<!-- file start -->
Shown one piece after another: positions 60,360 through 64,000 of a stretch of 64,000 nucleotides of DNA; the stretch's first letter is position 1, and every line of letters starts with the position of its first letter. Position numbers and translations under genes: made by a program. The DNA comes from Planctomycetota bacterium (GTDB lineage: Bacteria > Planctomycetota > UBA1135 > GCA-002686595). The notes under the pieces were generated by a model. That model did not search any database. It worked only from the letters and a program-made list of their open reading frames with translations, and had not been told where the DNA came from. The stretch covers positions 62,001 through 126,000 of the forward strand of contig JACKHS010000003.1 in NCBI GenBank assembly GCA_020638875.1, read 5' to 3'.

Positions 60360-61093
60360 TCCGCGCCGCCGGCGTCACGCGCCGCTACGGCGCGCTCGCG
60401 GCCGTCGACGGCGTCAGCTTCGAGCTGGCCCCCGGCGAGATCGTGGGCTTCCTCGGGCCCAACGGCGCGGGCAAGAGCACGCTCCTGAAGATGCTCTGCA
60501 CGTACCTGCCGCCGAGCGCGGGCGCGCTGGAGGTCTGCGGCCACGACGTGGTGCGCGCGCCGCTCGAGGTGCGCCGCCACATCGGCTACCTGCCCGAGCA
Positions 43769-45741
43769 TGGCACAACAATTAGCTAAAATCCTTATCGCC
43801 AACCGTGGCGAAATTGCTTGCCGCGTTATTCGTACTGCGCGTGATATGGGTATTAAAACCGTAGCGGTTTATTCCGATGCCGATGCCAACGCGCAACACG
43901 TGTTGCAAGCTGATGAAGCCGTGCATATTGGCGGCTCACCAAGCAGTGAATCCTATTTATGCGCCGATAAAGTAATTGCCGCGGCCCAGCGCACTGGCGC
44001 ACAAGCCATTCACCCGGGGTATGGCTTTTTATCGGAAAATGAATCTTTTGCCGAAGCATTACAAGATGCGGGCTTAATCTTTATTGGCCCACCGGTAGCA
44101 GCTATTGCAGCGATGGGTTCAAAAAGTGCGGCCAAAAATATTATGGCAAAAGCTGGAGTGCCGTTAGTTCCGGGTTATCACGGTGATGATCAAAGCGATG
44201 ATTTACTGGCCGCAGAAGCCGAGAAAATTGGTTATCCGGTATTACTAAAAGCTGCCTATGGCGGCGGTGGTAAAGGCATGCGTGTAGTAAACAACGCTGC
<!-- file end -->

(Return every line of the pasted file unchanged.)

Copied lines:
Shown one piece after another: positions 60,360 through 64,000 of a stretch of 64,000 nucleotides of DNA; the stretch's first letter is position 1, and every line of letters starts with the position of its first letter. Position numbers and translations under genes: made by a program. The DNA comes from Planctomycetota bacterium (GTDB lineage: Bacteria > Planctomycetota > UBA1135 > GCA-002686595). The notes under the pieces were generated by a model. That model did not search any database. It worked only from the letters and a program-made list of their open reading frames with translations, and had not been told where the DNA came from. The stretch covers positions 62,001 through 126,000 of the forward strand of contig JACKHS010000003.1 in NCBI GenBank assembly GCA_020638875.1, read 5' to 3'.

Positions 60360-61093
60360 TCCGCGCCGCCGGCGTCACGCGCCGCTACGGCGCGCTCGCG
60401 GCCGTCGACGGCGTCAGCTTCGAGCTGGCCCCCGGCGAGATCGTGGGCTTCCTCGGGCCCAACGGCGCGGGCAAGAGCACGCTCCTGAAGATGCTCTGCA
60501 CGTACCTGCCGCCGAGCGCGGGCGCGCTGGAGGTCTGCGGCCACGACGTGGTGCGCGCGCCGCTCGAGGTGCGCCGCCACATCGGCTACCTGCCCGAGCA
Positions 43769-45741
43769 TGGCACAACAATTAGCTAAAATCCTTATCGCC
43801 AACCGTGGCGAAATTGCTTGCCGCGTTATTCGTACTGCGCGTGATATGGGTATTAAAACCGTAGCGGTTTATTCCGATGCCGATGCCAACGCGCAACACG
43901 TGTTGCAAGCTGATGAAGCCGTGCATATTGGCGGCTCACCAAGCAGTGAATCCTATTTATGCGCCGATAAAGTAATTGCCGCGGCCCAGCGCACTGGCGC
44001 ACAAGCCATTCACCCGGGGTATGGCTTTTTATCGGAAAATGAATCTTTTGCCGAAGCATTACAAGATGCGGGCTTAATCTTTATTGGCCCACCGGTAGCA
44101 GCTATTGCAGCGATGGGTTCAAAAAGTGCGGCCAAAAATATTATGGCAAAAGCTGGAGTGCCGTTAGTTCCGGGTTATCACGGTGATGATCAAAGCGATG
44201 ATTTACTGGCCGCAGAAGCCGAGAAAATTGGTTATCCGGTATTACTAAAAGCTGCCTATGGCGGCGGTGGTAAAGGCATGCGTGTAGTAAACAACGCTGC